Second, any hope that the Russians could be encouraged to show restraint evaporated months ago. At the outset, we might have expected that Russian failures would lead Putin to reassess his scheme, but instead, the Russians have descended into barbarism: War crimes and attempted genocide are now routine parts of Russian military operations. The Kremlin (wisely, for once) has avoided attacking NATO, and for the time being, Putin has chosen to stop making nuclear threats, but the Russian war plan in Ukraine has become little more than an operation to serve Putin’s rage and slaughter Ukrainians as retribution for their resistance.
Finally, although I will always remain concerned about Russian escalation against the West, I think those risks are less severe than they were a year ago. Putin is still who he was a year ago: vain, emotional, and a terrible strategist. But I am convinced that in the early days of the war, when the very best Russian forces were suffering one defeat after another, he and his toadies in the Kremlin were gripped by panic. I wanted the West to limit the chance that Putin would do something stupid and reckless—or more stupid and reckless than attacking Ukraine in the first place.
The shock of invasion has now passed in Kyiv, and the shock of defeat has, apparently, dissipated in Moscow. The recent Victory Day parade in front of the Kremlin was a sad and desultory affair, featuring tired old men saluting one another and somehow pretending that their forces were not being immolated on a battlefield only 1,000 kilometers away.
More to the point, the other part of the escalation equation relies on time: The longer this war drags on, the greater the chance of a black-swan event or another delusional miscalculation inside the Kremlin. Although the war cannot end until Putin decides to stop pouring men and metal into battle, the Ukrainians now have a chance to inflict so much damage, and retake so much territory, that Russian leaders will have to face failure, no matter what Putin or the ghouls who serve him on Russian television say. The sooner Putin and his coterie have no choice but to let go of the last shreds of their imperial fantasies, the better.
A summer of decision has arrived, if the West is willing to help Ukraine make it one.
- The prosecutor John Durham wrapped up his four-year investigation into the origins of the FBI probe into ties between Russia and Donald Trump’s 2016 campaign, concluding that the agency was influenced by confirmation bias and operated with a “lack of analytical rigor.”
- A Florida teacher is under state investigation for showing a Disney movie with a gay character to her class.
- Sam Altman, the CEO of OpenAI, testified before Congress about the possibilities and risks of artificial intelligence.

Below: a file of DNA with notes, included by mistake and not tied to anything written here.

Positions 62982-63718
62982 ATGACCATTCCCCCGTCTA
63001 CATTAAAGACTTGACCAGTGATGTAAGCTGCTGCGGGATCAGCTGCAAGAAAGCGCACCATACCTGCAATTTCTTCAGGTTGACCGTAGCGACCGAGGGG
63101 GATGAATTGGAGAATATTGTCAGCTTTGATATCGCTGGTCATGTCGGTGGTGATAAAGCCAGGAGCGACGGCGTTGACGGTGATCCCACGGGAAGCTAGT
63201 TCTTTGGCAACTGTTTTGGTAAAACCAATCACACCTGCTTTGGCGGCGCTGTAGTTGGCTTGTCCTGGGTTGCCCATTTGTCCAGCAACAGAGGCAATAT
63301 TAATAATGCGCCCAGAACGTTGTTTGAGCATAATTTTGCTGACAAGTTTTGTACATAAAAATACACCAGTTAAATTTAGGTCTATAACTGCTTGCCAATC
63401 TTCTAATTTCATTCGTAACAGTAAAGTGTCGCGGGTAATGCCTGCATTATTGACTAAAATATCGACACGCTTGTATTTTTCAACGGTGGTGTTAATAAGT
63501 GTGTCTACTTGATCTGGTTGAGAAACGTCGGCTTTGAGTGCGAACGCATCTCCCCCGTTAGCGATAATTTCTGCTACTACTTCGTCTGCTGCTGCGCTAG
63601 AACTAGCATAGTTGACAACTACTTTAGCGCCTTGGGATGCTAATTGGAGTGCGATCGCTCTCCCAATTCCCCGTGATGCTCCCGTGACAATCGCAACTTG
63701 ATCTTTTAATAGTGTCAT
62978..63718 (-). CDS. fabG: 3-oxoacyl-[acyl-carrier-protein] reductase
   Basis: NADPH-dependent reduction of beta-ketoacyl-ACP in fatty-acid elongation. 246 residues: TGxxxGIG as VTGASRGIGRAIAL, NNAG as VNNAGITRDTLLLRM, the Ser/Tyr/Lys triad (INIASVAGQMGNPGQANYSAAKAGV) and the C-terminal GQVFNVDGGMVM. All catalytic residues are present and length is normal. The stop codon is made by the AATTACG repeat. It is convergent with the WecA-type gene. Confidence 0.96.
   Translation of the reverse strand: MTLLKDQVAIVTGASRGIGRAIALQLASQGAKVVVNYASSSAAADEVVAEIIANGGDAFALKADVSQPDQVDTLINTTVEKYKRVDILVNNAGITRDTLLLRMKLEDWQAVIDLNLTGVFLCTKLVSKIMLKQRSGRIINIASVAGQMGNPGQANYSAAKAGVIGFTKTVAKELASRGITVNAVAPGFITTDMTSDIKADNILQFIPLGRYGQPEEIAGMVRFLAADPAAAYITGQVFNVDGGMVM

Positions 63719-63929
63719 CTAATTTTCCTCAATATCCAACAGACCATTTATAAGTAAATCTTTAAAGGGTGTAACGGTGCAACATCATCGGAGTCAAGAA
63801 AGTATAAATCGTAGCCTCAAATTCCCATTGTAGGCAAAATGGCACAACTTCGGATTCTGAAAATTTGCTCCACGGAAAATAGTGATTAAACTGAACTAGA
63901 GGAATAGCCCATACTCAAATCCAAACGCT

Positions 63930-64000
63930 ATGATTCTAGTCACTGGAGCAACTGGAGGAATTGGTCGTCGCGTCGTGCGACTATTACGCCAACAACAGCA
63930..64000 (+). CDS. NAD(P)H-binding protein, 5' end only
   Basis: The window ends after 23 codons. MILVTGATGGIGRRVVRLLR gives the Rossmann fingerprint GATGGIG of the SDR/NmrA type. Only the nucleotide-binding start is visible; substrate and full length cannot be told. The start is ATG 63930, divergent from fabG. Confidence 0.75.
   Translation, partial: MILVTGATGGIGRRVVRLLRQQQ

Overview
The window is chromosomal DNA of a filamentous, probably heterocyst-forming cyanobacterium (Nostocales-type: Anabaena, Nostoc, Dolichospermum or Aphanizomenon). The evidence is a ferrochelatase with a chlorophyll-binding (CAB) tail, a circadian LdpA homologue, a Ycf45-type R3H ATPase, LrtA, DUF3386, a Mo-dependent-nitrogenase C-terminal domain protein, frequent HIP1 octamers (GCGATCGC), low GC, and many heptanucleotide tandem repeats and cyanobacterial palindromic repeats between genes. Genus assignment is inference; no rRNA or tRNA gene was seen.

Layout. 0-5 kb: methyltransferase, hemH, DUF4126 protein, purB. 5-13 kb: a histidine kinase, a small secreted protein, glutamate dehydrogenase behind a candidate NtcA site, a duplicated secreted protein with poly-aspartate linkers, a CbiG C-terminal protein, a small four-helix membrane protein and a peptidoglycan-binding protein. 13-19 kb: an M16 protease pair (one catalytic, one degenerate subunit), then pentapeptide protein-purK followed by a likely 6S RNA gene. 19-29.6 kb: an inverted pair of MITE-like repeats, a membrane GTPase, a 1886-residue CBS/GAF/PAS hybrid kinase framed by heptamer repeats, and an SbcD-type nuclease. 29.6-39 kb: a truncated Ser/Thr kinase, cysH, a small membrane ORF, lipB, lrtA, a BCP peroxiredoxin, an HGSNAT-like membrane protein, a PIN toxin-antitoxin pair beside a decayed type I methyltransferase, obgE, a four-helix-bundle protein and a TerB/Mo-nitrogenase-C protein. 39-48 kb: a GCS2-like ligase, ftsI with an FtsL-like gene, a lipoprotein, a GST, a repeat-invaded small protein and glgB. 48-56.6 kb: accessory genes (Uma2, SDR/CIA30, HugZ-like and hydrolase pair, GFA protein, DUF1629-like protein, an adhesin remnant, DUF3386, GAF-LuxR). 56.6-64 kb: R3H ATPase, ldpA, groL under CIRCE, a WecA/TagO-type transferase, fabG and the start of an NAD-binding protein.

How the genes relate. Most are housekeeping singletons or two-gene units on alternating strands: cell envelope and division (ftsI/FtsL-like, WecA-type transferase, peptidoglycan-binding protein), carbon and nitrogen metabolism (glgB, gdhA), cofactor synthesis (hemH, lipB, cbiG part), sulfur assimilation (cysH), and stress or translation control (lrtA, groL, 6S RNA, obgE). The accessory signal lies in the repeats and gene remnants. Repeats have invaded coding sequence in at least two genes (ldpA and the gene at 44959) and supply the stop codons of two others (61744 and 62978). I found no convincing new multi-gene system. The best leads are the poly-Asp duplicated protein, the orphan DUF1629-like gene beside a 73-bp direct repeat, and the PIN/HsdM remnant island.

- Up for Debate: Readers tell Conor Friedersdorf what they think about the killing of Jordan Neely—and what they see as the heart of the debate surrounding the tragedy.
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Writing in the Ruins
By Gal Beckerman
If you grew up in East Germany, a country whose national anthem began, “Resurrected from the ruins, faces toward the future turned,” you might find a landscape covered in shards to be almost natural—the broken past coexisting alongside an emerging world of concrete and glass. Those ruins might even inspire an unabashed love, as they have in the German novelist Jenny Erpenbeck, born in that now-extinct country in 1967. “Steel girders. Charred beams. Walls with nothing behind them,” she writes in an essay. “Rooms where the rain falls on dead pigeons because there isn’t a roof overhead.” These are a few of her favorite things.
For Erpenbeck, who ranks among Germany’s most acclaimed writers (and is frequently mentioned as a future Nobel contender), this love comes with an ethic, one that suffuses her fiction.
More From The Atlantic
Read. Emma Straub’s This Time Tomorrow, which captures the defining emotion of modern life.
Listen. Check out a curated audio collection of some of our most popular articles from last month.
I promise this is the last thing I’ll say about it, but if you’re a Succession fan, “my” episode—the one where I had a tiny role as a pundit named Ben Stove—aired on Sunday night. I’ve been on television many times, but catching glimpses of myself standing behind Tom Wambsgans and Greg Hirsch, or glaring down from a big-screen television while Shiv and Roman Roy argue over the future of the American republic, is still surreal. If you’d like to know what it was like behind the scenes, I wrote about the experience, and what I learned from it about both entertainment and politics, for The Atlantic’s Culture section here.
Katherine Hu contributed to this newsletter.